Financial Planning, Tax

Time running out to prove tax bona fides

TPB relevant provider

Practitioners who provide tax advice have until year end to register with the TPB for inclusion on the relevant provider register from the start of next year.

Tax financial advisers who have not yet registered with the Tax Practitioners Board (TPB) have been advised to so before the end of the year in order to be automatically added to a register of relevant providers and avoid an additional level of study.

BT Academy head of financial literacy and advocacy Bryan Ashenden said the register “was essentially the [Australian Securities and Investments Commission (ASIC)] Financial Adviser Register by a different name and financial advisers under the law are now called a ‘relevant provider’”.

Ashenden said this new register will form part of a single registration regime that removes the need for financial advisers, where they are also a tax financial adviser, to be registered with ASIC and the TPB, but their current status with the latter will have an impact.

“If you are registered with the Tax Practitioners Board immediately before 1 January 2022, before these changes come into effect, then you’re exempt. Essentially, you’ve met the TPB requirements and that carries on into the future so you don’t have to do an additional level of study,” he said during a recent webinar.

He added financial advisers who had met the Financial Adviser Standards and Ethics Authority standards to be a qualified tax financial adviser, but had not registered with the TPB, should do so before the end of the year to have that education recognised and be able to have a single registration.

“If you have applied for registration with the Tax Practitioners Board by the end of this year, but it hasn’t yet been approved, then from the date of your registration you are registered and essentially that would mean you potentially don’t need to go and do additional education,” he said.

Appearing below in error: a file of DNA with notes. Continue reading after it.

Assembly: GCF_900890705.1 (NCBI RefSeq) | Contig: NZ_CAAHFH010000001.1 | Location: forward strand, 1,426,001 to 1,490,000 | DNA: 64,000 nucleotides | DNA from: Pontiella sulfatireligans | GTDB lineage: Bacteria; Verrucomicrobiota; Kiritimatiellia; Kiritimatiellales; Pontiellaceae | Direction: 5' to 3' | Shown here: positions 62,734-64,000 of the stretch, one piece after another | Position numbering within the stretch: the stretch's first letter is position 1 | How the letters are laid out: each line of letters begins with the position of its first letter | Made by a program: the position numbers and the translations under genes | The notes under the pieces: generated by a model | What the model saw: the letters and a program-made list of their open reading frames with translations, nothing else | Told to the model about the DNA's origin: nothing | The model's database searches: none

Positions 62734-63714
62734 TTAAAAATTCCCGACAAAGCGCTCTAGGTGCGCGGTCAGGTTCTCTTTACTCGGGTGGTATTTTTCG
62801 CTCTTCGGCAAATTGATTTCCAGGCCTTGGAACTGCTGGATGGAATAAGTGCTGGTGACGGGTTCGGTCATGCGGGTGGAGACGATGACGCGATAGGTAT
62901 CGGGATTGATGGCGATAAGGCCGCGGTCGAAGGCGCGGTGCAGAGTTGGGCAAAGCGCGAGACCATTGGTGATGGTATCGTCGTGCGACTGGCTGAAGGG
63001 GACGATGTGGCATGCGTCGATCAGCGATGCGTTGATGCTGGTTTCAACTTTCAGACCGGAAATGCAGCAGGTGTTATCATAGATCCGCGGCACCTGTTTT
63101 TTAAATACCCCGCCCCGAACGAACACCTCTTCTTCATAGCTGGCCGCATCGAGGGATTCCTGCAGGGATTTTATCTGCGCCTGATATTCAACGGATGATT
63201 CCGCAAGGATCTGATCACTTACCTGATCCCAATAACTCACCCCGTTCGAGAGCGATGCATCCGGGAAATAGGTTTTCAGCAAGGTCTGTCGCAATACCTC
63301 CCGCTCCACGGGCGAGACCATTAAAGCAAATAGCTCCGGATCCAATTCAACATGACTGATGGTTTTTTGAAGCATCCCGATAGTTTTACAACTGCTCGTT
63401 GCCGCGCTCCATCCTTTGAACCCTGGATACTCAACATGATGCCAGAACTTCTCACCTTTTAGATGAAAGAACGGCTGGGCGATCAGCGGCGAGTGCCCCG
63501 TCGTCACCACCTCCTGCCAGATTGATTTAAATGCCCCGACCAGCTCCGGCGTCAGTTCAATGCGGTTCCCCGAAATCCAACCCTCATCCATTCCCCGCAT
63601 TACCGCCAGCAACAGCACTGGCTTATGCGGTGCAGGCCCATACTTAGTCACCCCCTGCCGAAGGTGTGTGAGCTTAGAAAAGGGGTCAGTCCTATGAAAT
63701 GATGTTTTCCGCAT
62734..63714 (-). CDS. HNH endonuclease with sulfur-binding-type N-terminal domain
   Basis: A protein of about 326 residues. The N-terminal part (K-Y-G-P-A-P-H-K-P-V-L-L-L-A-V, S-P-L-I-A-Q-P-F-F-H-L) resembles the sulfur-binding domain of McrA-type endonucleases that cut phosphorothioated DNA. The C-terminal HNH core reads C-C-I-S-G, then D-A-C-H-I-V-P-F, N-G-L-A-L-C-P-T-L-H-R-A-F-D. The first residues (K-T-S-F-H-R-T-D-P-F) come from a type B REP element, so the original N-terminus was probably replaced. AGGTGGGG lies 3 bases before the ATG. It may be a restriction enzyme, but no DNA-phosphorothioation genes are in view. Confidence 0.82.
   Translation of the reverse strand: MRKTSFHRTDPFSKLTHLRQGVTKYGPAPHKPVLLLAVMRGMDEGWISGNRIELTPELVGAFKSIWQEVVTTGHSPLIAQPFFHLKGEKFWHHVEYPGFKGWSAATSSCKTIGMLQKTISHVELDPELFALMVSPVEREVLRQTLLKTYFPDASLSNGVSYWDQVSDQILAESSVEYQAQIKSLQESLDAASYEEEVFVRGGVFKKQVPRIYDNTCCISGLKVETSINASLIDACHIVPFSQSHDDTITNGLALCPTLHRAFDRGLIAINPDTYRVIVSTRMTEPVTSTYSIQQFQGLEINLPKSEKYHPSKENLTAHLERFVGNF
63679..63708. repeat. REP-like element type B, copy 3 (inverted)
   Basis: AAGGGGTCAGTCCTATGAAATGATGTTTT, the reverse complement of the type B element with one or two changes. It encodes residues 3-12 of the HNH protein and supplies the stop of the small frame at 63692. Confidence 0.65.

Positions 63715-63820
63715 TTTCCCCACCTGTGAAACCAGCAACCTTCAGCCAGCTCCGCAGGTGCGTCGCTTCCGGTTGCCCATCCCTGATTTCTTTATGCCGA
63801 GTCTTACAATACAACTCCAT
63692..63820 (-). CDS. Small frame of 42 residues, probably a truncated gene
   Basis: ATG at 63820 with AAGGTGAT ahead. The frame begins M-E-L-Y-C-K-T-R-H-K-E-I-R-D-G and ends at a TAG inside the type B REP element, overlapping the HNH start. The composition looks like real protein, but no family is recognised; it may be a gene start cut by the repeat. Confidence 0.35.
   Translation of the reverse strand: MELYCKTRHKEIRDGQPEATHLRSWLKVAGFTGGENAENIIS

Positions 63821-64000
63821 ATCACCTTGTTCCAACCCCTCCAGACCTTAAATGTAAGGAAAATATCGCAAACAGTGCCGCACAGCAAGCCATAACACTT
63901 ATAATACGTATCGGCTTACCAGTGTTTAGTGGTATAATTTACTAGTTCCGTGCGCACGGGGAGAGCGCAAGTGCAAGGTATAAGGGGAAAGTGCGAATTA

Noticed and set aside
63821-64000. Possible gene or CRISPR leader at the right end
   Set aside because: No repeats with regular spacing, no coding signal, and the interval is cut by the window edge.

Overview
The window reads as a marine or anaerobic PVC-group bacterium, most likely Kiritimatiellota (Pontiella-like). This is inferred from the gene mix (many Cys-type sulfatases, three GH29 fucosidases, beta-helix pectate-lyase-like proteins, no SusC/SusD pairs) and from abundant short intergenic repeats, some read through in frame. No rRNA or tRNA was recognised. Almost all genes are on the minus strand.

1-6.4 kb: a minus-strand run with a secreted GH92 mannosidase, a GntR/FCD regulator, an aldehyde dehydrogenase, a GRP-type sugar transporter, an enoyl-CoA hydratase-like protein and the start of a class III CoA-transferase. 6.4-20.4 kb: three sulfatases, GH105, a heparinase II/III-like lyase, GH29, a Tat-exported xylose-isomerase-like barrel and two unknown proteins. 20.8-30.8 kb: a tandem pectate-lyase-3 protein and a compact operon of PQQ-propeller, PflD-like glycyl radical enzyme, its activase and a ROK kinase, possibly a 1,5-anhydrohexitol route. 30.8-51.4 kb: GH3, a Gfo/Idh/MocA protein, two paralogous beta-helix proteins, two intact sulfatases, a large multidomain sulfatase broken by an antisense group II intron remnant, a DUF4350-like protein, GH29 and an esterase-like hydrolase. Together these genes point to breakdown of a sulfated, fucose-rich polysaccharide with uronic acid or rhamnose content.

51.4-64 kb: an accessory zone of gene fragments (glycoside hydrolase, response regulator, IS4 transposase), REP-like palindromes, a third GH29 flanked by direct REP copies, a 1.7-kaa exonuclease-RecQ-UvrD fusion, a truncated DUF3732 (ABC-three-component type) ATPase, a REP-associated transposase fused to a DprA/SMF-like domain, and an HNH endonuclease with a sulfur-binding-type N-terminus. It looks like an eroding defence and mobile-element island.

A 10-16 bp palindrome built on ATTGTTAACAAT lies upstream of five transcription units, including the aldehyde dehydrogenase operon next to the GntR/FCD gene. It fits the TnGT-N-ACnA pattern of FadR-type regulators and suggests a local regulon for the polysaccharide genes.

“The example of that might be for people who are members of certain professional associations and have at least a certain number of years’ experience, they are exempt from the formal education requirements.

“So if you’re not registered, but you meet those other requirements, you might want to get your registration in with the TPB by the end of this year.”

He noted that if an adviser could not be registered with the TPB before the end of the year, they would not be restricted from providing advice, but would have to demonstrate they had completed the education required to be considered a tax financial adviser.

“If you can’t meet the requirements for current registration with the TPB, that is, if you’re not a voting member of those professional associations, or you don’t have the relevant experience that you’ve needed to have had over the last eight or so years, you can still continue to advise.,” he said.

“You have a temporary exemption from 1 January 2022 to the end of 2025, which is where the existing transitional education requirements come to an end.

“So you will continue to be able to provide advice during that period of time, but to be able to provide tax financial advice, then you will need to meet those extra education requirements and do those by the 31 December 2025.”

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